"You're on your own in that house for a while, brother."

"Can I come visit?" Joe heard his own voice crack, and he looked down at his frankfurter and was pleased to see no tears fell on it. "You and Nora?"

"Of course. But that'll put you in the doghouse with the folks if you get caught."

"Been in the doghouse before," Joe said. "Plenty. Might start barking soon."

Danny laughed at that, a bark unto itself. "You're a great kid, Joe."

Joe nodded and felt the heat in his face. "How come you're leaving me, then?"

Danny tipped his chin up with his finger. "I'm not leaving you. What'd I say? You can come by anytime."


"Joe, Joe, I'm fucking serious. You're my brother. I didn't leave the family. The family left me. Because of Nora."

"Dad and Con' said you're a Bolshevik."

"What? To you?"

Joe shook his head. "I heard them talking one night." He smiled. "I hear everything in there. It's an old house. They said you went native.

They said you were a wop-lover and a nigger-lover and you lost your way. They were really drunk."

"How could you tell?"

"They started singing near the end."

"No shit? 'Danny Boy'?"

Joe nodded. "And 'Kilgary Mountain' and 'She Moved Through the Fair.' "

"You don't hear that one a lot."

"Only when Dad's really snockered."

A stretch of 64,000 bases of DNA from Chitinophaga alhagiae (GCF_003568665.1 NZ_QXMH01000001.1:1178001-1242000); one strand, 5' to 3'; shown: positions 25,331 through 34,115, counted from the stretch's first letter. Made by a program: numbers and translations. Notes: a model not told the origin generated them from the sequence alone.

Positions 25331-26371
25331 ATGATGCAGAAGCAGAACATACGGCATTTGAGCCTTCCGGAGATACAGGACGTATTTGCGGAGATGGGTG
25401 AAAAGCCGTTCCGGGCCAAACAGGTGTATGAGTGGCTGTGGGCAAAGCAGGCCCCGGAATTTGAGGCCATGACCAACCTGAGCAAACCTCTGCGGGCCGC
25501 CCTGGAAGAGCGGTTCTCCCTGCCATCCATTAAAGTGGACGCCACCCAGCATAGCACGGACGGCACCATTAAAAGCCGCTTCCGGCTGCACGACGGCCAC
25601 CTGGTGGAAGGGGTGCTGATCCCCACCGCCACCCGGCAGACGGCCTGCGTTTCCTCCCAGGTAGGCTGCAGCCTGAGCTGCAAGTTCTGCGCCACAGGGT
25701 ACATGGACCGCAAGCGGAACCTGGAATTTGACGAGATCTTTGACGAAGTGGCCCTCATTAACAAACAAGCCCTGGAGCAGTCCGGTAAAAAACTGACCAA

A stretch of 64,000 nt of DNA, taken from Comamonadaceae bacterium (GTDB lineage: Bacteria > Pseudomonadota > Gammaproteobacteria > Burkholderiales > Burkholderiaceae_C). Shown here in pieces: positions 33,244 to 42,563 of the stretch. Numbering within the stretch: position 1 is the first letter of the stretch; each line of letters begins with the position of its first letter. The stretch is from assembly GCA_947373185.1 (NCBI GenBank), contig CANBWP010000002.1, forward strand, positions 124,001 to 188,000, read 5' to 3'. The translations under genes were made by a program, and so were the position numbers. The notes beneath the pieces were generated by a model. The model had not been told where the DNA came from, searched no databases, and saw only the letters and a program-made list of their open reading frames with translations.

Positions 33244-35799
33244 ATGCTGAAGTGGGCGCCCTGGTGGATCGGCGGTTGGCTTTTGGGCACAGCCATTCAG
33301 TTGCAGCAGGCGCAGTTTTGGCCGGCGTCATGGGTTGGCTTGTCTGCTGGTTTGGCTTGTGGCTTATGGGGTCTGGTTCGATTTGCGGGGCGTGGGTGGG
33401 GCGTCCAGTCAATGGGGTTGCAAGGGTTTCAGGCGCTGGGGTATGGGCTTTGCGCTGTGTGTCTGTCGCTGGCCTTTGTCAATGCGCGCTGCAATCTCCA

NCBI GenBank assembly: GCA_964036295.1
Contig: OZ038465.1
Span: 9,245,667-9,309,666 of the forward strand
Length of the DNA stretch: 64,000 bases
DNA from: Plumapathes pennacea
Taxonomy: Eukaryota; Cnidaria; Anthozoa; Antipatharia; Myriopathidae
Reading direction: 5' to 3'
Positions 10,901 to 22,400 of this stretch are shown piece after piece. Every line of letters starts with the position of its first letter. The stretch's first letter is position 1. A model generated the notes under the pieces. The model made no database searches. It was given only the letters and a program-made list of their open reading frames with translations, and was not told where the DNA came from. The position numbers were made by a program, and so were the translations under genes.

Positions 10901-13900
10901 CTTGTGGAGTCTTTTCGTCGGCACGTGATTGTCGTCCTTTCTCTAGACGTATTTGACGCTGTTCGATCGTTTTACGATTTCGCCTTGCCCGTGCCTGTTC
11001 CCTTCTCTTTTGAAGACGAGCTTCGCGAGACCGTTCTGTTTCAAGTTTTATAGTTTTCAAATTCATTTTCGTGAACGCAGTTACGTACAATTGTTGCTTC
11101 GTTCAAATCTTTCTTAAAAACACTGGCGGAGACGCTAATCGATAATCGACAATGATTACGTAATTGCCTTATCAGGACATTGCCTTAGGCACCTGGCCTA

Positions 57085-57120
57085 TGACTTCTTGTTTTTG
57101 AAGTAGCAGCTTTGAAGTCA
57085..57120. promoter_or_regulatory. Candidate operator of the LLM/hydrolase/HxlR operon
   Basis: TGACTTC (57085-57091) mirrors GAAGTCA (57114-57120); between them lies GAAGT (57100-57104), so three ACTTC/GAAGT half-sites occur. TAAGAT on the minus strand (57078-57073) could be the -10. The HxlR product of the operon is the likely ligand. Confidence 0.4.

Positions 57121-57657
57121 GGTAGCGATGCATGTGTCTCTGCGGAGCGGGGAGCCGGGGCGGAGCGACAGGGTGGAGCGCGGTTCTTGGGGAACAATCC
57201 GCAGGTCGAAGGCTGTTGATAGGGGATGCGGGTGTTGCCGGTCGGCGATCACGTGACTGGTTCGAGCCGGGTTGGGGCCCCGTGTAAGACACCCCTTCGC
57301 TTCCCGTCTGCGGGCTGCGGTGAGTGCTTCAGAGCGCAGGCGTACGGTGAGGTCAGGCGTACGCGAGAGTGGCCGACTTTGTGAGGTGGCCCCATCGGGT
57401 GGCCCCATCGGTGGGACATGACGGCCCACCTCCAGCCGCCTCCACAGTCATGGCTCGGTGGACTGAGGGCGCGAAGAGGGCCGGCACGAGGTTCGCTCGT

Danny laughed and put his arm around him and Joe rocked against it.

"You go native, Dan?"

Danny kissed his forehead. Actually kissed it. Joe wondered if he was drunk.

Danny said, "Yeah, I guess so, brother."

"You love Italians?"

Danny shrugged. "I got nothing against 'em. You?"

"I like them. I like the North End. Just like you do."

Danny bounced a fist lightly off his knee. "Well, good then." "Con' hates 'em, though."

"Yeah, well, Con's got a lot of hate in him."

Joe ate the rest of his second frankfurter. "Why?"

Danny shrugged. "Maybe because when he sees something that confuses him, he feels like he needs an answer right then. And if the answer ain't right in front of him, he grabs onto whatever is and makes it the answer." He shrugged again. "I honestly don't know, though. Con's had something eating him up since the day he was born."